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Buffalo Springfield - Self-Titled - White Hot Stamper

The copy we are selling is similar to the one pictured above.

White Hot Stamper

Buffalo Springfield
Self-Titled

Regular price
$599.99
Regular price
Sale price
$599.99
Unit price
per 
Availability
Sold out

Sonic Grade

Side One:

Side Two:

Vinyl Grade

Side One: Mint Minus Minus

Side Two: Mint Minus Minus

  • An INCREDIBLE original ATCO stereo pressing with a Shootout Winning Triple Plus (A+++) side two mated to an outstanding Double Plus (A++) side one
  • We rarely have this title in stock, mostly because it is purely a matter of luck when we've managed to chance upon enough clean copies of the commonly-abused album to get a shootout going
  • 4 stars: "… this debut sounds pretty great, featuring some of their most melodic and accomplished songwriting and harmonies, delivered with a hard-rocking punch… The entire album bursts with thrilling guitar and vocal interplay, with a bright exuberance that would tone down considerably by their second record."

More Buffalo Springfield / More Country and Country Rock

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For whatever reason, all the mastering engineers who cut this first album rarely managed to put any real top or bottom on the record. Why, I can’t imagine. Highs and lows are on the tape; the best pressings prove it.

Listen for Tubey Magic, richness, bottom end, presence and freedom from distortion. The more copies you have tried in the past, the more astonishing the sound of this copy will be to you.

What The Best Sides Of Buffalo Springfield Have To Offer Is Not Hard To Hear

  • The biggest, most immediate staging in the largest acoustic space
  • The most Tubey Magic, without which you have almost nothing. CDs give you clean and clear. Only the best vintage vinyl pressings offer the kind of Tubey Magic that was on the tapes in 1966
  • Tight, note-like, rich, full-bodied bass, with the correct amount of weight down low
  • Natural tonality in the midrange -- with all the instruments having the correct timbre
  • Transparency and resolution, critical to hearing into the three-dimensional studio space

No doubt there's more but we hope that should do for now. Playing the record is the only way to hear all of the qualities we discuss above, and playing the best pressings against a pile of other copies under rigorously controlled conditions is the only way to find a pressing that sounds as good as this one does.

What We're Listening For On Buffalo Springfield

  • Energy for starters. What could be more important than the life of the music?
  • Then: presence and immediacy. The vocals aren't "back there" somewhere, lost in the mix. They're front and center where any recording engineer worth his salt would put them.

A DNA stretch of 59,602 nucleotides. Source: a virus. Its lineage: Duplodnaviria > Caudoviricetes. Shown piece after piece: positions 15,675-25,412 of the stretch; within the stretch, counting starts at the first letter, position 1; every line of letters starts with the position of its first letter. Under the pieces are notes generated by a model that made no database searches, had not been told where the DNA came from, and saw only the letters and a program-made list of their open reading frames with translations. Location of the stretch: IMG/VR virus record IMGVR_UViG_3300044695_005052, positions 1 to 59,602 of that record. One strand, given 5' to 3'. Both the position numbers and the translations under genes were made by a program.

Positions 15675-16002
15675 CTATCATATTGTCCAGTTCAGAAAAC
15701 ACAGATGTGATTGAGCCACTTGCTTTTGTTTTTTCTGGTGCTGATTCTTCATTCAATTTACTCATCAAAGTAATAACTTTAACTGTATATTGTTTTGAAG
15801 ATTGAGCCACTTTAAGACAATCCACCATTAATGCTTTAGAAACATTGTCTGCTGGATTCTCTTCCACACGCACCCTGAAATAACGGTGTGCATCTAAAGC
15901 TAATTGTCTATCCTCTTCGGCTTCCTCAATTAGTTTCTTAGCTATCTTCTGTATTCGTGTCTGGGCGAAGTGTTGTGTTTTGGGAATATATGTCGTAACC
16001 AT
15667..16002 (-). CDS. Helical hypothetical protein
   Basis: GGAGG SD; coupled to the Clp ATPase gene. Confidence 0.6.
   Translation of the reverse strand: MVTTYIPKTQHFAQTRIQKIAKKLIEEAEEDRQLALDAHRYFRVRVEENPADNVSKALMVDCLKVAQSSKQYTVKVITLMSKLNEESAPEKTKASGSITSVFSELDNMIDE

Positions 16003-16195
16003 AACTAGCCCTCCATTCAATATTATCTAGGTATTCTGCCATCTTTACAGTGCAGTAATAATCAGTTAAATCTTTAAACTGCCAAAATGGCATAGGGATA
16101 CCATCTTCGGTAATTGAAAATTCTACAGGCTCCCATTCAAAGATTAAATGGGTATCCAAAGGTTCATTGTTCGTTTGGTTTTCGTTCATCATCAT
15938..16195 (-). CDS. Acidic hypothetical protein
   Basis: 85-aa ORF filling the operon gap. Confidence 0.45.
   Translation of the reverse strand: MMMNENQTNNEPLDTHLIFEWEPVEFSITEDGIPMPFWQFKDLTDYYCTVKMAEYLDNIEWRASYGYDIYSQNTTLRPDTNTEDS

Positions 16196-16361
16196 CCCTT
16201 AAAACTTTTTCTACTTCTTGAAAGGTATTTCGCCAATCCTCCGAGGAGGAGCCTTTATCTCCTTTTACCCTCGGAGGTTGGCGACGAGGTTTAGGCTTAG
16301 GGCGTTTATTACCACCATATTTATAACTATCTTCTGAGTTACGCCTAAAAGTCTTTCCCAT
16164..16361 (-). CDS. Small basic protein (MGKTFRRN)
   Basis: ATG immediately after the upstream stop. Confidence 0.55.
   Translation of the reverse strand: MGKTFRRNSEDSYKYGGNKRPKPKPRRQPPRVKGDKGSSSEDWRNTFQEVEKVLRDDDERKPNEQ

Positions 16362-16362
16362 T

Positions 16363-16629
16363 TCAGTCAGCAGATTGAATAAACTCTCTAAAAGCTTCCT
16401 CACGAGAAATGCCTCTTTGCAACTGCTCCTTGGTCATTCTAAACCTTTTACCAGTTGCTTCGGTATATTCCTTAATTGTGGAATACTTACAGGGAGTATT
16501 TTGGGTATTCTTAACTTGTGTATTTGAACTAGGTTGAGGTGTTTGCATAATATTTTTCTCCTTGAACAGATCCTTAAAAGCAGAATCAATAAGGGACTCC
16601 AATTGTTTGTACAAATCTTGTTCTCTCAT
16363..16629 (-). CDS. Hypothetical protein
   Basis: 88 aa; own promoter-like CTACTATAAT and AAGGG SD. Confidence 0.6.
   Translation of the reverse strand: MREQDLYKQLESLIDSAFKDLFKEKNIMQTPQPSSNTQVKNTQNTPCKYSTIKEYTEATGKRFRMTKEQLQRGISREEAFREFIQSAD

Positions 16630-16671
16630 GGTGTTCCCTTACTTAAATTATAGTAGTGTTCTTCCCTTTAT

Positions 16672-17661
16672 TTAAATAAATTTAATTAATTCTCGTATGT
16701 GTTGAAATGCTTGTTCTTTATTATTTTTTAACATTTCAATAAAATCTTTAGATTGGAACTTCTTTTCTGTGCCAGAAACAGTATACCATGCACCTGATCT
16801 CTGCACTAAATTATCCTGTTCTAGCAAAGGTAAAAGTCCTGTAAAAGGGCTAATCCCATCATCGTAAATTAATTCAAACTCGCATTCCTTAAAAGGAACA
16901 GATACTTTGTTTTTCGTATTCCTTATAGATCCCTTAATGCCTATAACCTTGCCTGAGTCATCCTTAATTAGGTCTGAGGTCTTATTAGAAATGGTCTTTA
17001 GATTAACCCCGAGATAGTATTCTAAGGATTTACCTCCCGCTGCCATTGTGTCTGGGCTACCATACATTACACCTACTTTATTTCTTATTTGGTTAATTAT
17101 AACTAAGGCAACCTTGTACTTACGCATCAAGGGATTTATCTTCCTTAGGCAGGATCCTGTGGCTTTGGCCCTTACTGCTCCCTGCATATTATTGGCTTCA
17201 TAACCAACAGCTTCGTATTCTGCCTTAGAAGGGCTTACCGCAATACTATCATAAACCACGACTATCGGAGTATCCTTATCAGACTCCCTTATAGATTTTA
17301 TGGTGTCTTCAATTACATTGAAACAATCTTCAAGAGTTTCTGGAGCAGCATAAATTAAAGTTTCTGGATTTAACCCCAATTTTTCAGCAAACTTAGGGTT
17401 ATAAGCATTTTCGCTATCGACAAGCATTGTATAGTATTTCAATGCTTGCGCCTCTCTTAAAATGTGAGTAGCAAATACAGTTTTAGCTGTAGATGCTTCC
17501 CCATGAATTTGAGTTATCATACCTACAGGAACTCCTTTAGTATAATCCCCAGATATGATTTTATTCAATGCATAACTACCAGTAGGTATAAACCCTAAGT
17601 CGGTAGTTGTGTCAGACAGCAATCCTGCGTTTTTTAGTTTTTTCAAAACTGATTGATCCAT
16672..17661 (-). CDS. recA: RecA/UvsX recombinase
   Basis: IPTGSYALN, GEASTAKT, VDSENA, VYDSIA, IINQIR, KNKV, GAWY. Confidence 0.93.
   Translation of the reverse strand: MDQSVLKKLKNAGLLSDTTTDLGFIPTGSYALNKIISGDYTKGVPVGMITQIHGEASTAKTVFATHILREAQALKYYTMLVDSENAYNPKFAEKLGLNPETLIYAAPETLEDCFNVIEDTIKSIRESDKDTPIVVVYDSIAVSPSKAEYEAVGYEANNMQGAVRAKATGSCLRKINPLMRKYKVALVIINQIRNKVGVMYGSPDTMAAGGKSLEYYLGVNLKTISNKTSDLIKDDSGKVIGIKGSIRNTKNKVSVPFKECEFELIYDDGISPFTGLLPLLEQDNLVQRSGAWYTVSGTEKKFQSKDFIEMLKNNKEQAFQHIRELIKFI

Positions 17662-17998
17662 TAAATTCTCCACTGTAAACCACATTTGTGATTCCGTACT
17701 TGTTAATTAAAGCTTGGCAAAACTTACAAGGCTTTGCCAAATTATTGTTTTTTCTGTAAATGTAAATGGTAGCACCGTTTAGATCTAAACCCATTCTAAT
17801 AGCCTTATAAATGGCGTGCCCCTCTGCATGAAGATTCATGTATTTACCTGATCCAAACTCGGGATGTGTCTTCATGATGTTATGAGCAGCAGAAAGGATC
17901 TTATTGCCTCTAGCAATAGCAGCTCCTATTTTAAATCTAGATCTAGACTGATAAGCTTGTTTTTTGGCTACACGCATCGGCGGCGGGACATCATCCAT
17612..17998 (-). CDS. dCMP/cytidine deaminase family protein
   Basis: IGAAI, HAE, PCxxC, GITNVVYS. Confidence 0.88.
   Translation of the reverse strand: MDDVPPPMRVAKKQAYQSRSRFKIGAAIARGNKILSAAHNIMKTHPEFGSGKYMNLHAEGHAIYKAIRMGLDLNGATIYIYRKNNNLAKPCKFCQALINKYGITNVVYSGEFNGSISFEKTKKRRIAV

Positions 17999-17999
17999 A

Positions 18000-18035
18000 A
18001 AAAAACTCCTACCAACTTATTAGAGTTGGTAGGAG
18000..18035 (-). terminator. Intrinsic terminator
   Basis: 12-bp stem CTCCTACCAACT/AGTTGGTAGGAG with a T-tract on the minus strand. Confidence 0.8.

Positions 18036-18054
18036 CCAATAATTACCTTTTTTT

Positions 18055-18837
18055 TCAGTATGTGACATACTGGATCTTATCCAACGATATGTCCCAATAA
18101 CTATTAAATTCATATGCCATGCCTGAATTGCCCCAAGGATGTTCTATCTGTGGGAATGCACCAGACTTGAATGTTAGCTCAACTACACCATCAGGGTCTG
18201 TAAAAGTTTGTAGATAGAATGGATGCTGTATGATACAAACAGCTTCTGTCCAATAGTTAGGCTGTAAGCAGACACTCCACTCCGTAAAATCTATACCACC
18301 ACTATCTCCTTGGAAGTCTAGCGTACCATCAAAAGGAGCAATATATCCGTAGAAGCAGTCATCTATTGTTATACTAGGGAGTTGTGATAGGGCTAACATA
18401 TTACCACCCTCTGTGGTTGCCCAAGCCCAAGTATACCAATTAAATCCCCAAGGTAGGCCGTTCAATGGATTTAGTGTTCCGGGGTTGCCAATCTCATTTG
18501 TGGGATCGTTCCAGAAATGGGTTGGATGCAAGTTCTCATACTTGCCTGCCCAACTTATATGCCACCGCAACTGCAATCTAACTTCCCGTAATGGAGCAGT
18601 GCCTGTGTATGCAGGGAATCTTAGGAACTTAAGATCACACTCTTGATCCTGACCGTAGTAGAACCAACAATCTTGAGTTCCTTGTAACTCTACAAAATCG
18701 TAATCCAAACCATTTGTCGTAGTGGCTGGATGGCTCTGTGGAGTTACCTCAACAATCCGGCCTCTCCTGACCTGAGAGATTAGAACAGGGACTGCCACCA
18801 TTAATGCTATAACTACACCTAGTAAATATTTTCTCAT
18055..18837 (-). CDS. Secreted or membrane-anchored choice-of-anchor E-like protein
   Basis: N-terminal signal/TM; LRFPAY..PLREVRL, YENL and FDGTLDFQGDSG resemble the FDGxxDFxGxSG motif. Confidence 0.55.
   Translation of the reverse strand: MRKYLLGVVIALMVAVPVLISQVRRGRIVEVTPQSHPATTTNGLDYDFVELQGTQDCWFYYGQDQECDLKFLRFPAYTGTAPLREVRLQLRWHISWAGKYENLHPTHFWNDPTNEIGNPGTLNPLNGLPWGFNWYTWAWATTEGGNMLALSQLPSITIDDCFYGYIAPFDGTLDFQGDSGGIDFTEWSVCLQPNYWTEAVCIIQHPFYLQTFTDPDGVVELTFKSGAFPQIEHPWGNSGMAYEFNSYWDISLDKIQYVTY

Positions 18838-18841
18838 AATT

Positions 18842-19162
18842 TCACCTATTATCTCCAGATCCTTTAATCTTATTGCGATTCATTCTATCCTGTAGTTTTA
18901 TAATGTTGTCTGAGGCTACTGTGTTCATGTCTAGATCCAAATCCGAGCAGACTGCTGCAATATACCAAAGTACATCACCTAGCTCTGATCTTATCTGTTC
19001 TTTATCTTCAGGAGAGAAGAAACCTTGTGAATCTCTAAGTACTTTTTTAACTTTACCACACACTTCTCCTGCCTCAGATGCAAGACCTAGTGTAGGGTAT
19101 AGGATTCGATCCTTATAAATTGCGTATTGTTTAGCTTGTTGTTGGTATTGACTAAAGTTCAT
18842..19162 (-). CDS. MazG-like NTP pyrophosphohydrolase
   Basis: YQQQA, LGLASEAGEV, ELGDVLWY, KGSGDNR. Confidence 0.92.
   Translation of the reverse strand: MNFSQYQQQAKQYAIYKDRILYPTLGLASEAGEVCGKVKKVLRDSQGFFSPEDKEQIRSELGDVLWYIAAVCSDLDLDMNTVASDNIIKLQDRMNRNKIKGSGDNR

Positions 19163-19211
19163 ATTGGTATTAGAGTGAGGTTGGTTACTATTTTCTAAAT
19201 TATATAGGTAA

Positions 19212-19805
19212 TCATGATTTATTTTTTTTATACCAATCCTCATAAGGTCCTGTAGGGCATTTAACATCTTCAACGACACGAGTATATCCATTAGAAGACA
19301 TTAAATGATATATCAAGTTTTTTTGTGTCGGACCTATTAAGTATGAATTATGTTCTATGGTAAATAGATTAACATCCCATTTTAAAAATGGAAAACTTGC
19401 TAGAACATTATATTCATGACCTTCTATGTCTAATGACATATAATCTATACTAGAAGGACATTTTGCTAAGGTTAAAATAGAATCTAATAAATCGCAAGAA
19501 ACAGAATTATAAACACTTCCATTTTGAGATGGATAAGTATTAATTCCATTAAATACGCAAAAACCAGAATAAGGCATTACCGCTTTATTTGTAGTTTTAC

• The Big Sound comes next -- wall to wall, lots of depth, huge space, three-dimensionality, all that sort of thing.
  • Then transient information -- fast, clear, sharp attacks, not the smear and thickness so common to these LPs.
  • Tight punchy bass -- which ties in with good transient information, also the issue of frequency extension further down.
  • Next: transparency -- the quality that allows you to hear deep into the soundfield, showing you the space and air around all the instruments.
  • Extend the top and bottom and voila, you have The Real Thing -- an honest to goodness Hot Stamper.

Vinyl Condition

Mint Minus Minus and maybe a bit better is about as quiet as any vintage pressing will play, and since only the right vintage pressings have any hope of sounding good on this album, that will most often be the playing condition of the copies we sell. (The copies that are even a bit noisier get listed on the site are seriously reduced prices or traded back in to the local record stores we shop at.)

Those of you looking for quiet vinyl will have to settle for the sound of other pressings and Heavy Vinyl reissues, purchased elsewhere of course as we have no interest in selling records that don't have the vintage analog magic of these wonderful recordings.

If you want to make the trade-off between bad sound and quiet surfaces with whatever Heavy Vinyl pressing might be available, well, that's certainly your prerogative, but we can't imagine losing what's good about this music -- the size, the energy, the presence, the clarity, the weight -- just to hear it with less background noise.

Side One

  • For What It’s Worth
  • Go and Say Goodbye
  • Sit Down I Think I Love You
  • Nowadays Clancy Can’t Even Sing
  • Hot Dusty Roads
  • Everybody’s Wrong

Side Two

  • Flying on the Ground Is Wrong
  • Burned
  • Do I Have to Come Right Out and Say It
  • Leave
  • Out of My Mind
  • Pay the Price

AMG 4 Star Review

The band themselves were displeased with this record, feeling that the production did not capture their on-stage energy and excitement. Yet to most ears, this debut sounds pretty great, featuring some of their most melodic and accomplished songwriting and harmonies, delivered with a hard-rocking punch. "For What It's Worth" was the hit single, but there are several other equally stunning treasures. Stephen Stills' "Go and Say Goodbye" was a pioneering country-rock fusion; his "Sit Down I Think I Love You" was the band at their poppiest and most early Beatlesque; and his "Everybody's Wrong" and "Pay the Price" were tough rockers. Although Neil Young has only two lead vocals on the record (Richie Furay sang three other Young compositions), he's already a songwriter of great talent and enigmatic lyricism, particularly on "Nowadays Clancy Can't Even Sing," "Out of My Mind," and "Flying on the Ground Is Wrong." The entire album bursts with thrilling guitar and vocal interplay, with a bright exuberance that would tone down considerably by their second record.